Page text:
Spinal fusion at physician-owned hospitals vs. non-POHs: 4 key findings

Laura Dyrda -   Print  |

A new study published in The Spine Journal examines outcomes from posterior lumbar fusions at a physician-owned hospital compared with a non-physician-owned hospital. 

 

The researchers gathered data on 90-day costs and outcomes for 231,769 patients who underwent PLF at one to three levels from 2007 to 2014. All the data came from Medicare claims. There were 2.9 percent of the patients who underwent surgery at a physician-owned hospital; the remaining 97.1 percent had surgery at a non-physician-owned hospital.

Study authors found:

1. The physician-owned hospital procedures were associated with a lower risk for thromboembolic complications, urinary tract infections and renal complications.

2. Charges were lower for patients at the physician-owned hospitals than other hospitals; inpatient charges were $10,218 less on average while 90-day charges were $9,780 lower at physician-owned hospitals. The average 90-day costs were $2,324 lower for patients at physician-owned hospitals.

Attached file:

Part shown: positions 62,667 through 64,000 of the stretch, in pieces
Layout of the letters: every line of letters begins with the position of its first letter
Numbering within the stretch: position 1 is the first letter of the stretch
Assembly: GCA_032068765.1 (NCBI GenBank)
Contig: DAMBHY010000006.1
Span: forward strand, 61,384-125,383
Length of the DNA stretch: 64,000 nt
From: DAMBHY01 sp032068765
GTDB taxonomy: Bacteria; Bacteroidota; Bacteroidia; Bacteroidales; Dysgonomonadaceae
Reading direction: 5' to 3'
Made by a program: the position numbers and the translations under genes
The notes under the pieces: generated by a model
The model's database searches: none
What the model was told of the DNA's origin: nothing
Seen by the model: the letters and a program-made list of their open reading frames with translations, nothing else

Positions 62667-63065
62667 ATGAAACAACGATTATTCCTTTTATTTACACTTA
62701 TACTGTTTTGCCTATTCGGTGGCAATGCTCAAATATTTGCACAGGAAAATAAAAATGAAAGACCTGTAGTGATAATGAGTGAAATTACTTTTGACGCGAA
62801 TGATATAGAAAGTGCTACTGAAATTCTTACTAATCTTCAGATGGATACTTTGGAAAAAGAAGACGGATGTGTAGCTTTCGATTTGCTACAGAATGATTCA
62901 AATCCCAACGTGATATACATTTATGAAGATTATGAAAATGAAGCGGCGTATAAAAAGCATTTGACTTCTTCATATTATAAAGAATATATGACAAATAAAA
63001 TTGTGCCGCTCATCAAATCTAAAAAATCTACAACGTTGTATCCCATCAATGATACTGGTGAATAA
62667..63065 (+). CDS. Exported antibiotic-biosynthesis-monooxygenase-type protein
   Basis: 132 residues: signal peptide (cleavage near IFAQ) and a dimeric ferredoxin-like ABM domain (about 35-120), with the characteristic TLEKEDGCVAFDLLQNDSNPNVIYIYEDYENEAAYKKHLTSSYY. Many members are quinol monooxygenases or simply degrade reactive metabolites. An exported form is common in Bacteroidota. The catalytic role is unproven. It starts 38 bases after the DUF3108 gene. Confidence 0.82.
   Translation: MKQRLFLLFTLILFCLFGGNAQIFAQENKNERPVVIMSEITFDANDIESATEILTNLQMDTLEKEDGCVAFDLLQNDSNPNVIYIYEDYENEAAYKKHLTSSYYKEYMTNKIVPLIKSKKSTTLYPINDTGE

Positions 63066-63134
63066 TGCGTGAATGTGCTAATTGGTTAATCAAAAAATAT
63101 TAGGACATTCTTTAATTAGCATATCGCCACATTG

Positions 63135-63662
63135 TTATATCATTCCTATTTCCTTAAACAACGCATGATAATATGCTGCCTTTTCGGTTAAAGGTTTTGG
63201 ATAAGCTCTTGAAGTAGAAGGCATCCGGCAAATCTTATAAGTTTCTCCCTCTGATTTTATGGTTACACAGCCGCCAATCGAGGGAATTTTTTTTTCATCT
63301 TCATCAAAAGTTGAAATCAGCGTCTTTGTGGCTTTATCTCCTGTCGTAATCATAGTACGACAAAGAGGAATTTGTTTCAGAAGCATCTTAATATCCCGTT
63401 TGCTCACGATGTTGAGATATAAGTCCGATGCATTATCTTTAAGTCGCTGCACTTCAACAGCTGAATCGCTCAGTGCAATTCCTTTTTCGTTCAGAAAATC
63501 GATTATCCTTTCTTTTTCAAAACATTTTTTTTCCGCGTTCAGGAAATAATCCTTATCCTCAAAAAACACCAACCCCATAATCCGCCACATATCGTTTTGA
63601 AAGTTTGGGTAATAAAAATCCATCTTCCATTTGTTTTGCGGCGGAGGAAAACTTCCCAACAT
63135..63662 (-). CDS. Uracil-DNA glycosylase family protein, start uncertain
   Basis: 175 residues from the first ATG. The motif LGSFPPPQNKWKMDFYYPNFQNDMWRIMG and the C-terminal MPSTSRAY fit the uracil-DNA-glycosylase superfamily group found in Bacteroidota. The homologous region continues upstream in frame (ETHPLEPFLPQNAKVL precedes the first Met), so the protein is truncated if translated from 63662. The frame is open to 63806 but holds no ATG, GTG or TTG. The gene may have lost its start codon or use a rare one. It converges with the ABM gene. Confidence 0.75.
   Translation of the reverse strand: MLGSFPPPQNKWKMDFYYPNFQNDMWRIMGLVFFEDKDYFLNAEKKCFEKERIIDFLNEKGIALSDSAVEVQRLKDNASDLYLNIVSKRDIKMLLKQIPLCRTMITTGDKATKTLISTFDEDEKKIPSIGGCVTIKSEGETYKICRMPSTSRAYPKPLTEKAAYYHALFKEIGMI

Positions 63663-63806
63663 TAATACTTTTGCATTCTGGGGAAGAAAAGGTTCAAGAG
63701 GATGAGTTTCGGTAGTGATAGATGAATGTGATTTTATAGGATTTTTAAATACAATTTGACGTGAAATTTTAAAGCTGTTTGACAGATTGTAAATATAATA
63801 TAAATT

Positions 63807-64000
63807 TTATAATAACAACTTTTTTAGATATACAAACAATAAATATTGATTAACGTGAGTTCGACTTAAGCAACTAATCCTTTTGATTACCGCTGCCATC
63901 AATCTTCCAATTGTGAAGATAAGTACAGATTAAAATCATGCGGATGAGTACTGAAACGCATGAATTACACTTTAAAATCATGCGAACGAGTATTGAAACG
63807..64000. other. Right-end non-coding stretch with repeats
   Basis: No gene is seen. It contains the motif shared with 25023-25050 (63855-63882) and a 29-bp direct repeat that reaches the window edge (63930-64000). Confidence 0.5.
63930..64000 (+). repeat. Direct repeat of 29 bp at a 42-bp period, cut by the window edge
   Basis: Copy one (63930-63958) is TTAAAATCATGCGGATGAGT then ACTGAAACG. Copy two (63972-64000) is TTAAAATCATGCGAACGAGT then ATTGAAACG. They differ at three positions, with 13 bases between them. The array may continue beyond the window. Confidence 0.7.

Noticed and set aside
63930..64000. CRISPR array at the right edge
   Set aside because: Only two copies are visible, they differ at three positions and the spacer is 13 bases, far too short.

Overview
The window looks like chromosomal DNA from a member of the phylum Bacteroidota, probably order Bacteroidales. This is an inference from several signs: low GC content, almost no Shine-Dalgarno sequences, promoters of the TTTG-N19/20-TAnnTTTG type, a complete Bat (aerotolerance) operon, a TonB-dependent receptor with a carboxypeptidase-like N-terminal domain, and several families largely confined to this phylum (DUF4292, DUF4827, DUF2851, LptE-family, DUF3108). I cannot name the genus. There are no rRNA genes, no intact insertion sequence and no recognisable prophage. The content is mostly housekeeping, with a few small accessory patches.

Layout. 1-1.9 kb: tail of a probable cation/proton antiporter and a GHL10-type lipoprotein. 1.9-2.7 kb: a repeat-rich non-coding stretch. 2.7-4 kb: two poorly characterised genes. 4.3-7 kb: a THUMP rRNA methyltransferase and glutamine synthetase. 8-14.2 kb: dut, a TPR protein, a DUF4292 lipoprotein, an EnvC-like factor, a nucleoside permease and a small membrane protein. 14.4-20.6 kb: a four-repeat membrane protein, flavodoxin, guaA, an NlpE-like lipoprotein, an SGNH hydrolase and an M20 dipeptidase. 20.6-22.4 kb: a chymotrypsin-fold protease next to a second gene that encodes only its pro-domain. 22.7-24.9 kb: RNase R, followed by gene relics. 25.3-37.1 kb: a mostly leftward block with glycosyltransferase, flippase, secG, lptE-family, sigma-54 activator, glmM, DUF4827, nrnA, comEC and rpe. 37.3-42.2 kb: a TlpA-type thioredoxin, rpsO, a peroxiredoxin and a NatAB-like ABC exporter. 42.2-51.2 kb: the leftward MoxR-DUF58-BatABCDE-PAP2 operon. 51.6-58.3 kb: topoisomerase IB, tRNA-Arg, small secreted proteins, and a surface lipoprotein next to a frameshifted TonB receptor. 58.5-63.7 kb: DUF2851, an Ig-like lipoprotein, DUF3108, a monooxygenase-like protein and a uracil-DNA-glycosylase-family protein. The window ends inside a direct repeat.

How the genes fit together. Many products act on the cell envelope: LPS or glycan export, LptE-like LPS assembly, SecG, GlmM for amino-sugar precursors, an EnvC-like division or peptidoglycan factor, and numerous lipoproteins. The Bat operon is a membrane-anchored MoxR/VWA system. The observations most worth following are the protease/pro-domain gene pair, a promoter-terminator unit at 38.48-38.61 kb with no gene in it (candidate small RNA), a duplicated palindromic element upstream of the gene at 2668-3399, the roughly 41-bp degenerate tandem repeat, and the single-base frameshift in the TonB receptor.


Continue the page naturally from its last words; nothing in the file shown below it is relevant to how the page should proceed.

3. There weren't significant differences between the two groups in 90-day wound, cardiac, pulmonary or septic complications. All-cause emergency department visits, readmissions and revision surgeries were also similar between the two groups.

4. Study authors concluded procedures at physician-owned hospitals had similar outcomes and risk to PLF surgery at non-physician-owned hospitals during the 90-day episode of care, while lowering the cost. "The findings call on the need for revaluation / reconsideration of the ACA's restriction on the expansion of these physician-owned hospitals," they concluded.

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